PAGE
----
You could even make a larger wire loop antenna with a capacitor across it  tuned for that frequency with high Q and just couple it inductively wirelessly to the poor sensitivity receiver maybe.

There are some articles / notes about ferrite rod low power transmission antennas.
https://archive.org/download/73-magazine-1999-03/03_March_1999.pdf
https://sites.google.com/site/g3xbmqrp3/antennas/ferrite_tx
http://g3xbm-qrp.blogspot.com/2013_01_01_archive.html
 

Offline cdev

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Re: Small as possible 30.8 MHz antenna
« Reply #4 on: April 09, 2017, 09:28:20 am »
Magnetic loop? They are very simple, very small and really can't be beat for their size. They are semi-directional, with a sharp null. Read up on them. Very easy to make. Also, bandwidth at resonance is very narrow. But for a single frequency application thats also an advantage.
"What the large print giveth, the small print taketh away."
 

Offline Co6aka

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Re: Small as possible 30.8 MHz antenna
« Reply #5 on: April 10, 2017, 07:25:32 am »
Look at the methods used to make antennas for 13.58 MHz. The same techniques apply to your freq.
Co6aka says, "BARK! and you have no idea how humans will respond."
 

Online Berni

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Re: Small as possible 30.8 MHz antenna
« Reply #6 on: April 11, 2017, 03:55:21 am »
Thanks for all the tips.

I was never all that familiar with antenna design so i decided to play around with it a bit. I did some trial and error in LT Spice by modeling the loop antenna as a transformer. I did notice that the coupling between the small feeding coil and the large resonating coil has to be weak, otherwise the tank circuit bleeds energy back out trough the feeding coil.

I also played around with coils of wire around my spectrum analyzer. To get a resonable amount of inductance in a small coil i did make multiple turns but later read that this is bad due to making the Q factor worse. Attached a picture of one of the test examples i built. I didn't worry about getting the resonant frequency spot on, but instead just changed the input frequency up and down a bit to fine tune it, usually i landed within about 1 to 3 MHz of my target. The tank circuit did work and i could pick up its signal across the room with a few dBm of input power. The frequency response is indeed sharp, but not too ridiculously so.

I did also feed in a square wave signal as the input to see how that goes. Does still radiate some harmonics but at much lower powers so driving it with a saturated switching transistor is not that bad of a way to do it. Playing with a piece AM radio ferrite rod did not show good results tho. I used a slow square wave on extra coil to excite my tank circuit and watch it ring. Air core inductors seamed to ring for quite a few periods before fading out out while using a ferite core would damp them out in just a few osculations. Could be that my ferrite is too lossy at 30MHz or i need to drive it diffidently or something. So for now i have stuck with air core inductors. But i am also using just general jelly bean SMD ceramic or film caps. They have no Q factor rating at all so they could also be lossy at these frequencies. I should probably order some proper RF grade high Q caps.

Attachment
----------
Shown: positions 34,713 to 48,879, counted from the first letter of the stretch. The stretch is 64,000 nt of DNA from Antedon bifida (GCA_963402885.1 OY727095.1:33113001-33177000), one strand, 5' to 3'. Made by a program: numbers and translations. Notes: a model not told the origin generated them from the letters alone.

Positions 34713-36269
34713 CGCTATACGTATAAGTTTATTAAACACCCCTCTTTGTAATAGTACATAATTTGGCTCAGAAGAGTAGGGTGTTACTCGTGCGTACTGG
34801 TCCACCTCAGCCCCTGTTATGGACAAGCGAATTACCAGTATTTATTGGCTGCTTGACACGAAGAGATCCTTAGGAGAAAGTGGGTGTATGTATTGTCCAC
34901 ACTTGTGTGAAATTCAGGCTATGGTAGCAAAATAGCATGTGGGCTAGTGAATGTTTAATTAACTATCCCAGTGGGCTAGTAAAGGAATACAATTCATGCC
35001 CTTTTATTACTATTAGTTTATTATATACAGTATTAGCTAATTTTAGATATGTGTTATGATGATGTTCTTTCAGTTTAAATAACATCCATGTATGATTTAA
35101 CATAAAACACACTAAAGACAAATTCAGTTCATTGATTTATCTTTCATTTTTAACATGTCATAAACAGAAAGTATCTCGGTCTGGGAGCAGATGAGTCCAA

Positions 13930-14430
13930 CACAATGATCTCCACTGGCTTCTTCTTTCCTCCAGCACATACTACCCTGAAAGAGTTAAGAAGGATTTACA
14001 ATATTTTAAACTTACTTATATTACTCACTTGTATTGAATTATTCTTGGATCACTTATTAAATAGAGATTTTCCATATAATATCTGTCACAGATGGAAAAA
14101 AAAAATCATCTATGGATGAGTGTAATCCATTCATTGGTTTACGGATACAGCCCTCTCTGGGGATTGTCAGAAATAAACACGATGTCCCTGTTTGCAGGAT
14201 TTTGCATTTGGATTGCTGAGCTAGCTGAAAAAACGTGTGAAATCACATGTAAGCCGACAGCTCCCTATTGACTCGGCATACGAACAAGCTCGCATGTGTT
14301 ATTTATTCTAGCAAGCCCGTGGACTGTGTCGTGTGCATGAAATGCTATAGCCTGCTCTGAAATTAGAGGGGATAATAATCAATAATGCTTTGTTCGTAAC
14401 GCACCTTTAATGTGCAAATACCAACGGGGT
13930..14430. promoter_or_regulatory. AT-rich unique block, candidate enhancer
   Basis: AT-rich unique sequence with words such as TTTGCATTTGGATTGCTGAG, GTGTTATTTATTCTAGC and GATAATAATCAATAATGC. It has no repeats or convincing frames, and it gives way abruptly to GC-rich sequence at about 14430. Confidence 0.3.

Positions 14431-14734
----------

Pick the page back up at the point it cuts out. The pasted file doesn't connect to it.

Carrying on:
Was quite interesting to discover this loop antenna design. The HAMs seam to be capable of getting really good transmit performance out of them, tho running 100s W of RF power in to those leads to some rather scary currents and voltages on that loop.

My first plan is to try make the remote and see what sort of range i can get out of it. All the other things it operates could welcome better range, especially when used inside a car where you need some extra oomph to get outside when you don't point it out the window. If that badly sensitive door still doesn't have satisfactory range then i might crack open the self contained motor mechanism and see if i can extend the antenna out of it on to a long wire.

All this RF stuff is a field i am getting in to. I been designing digital and IC based analog for a long time while never really getting in to any of this RF voodoo. So i hope i don't cause too many facepalms here in the RF section of the forum (I don't think i even read more than 1 or 2 posts from this part of the woods)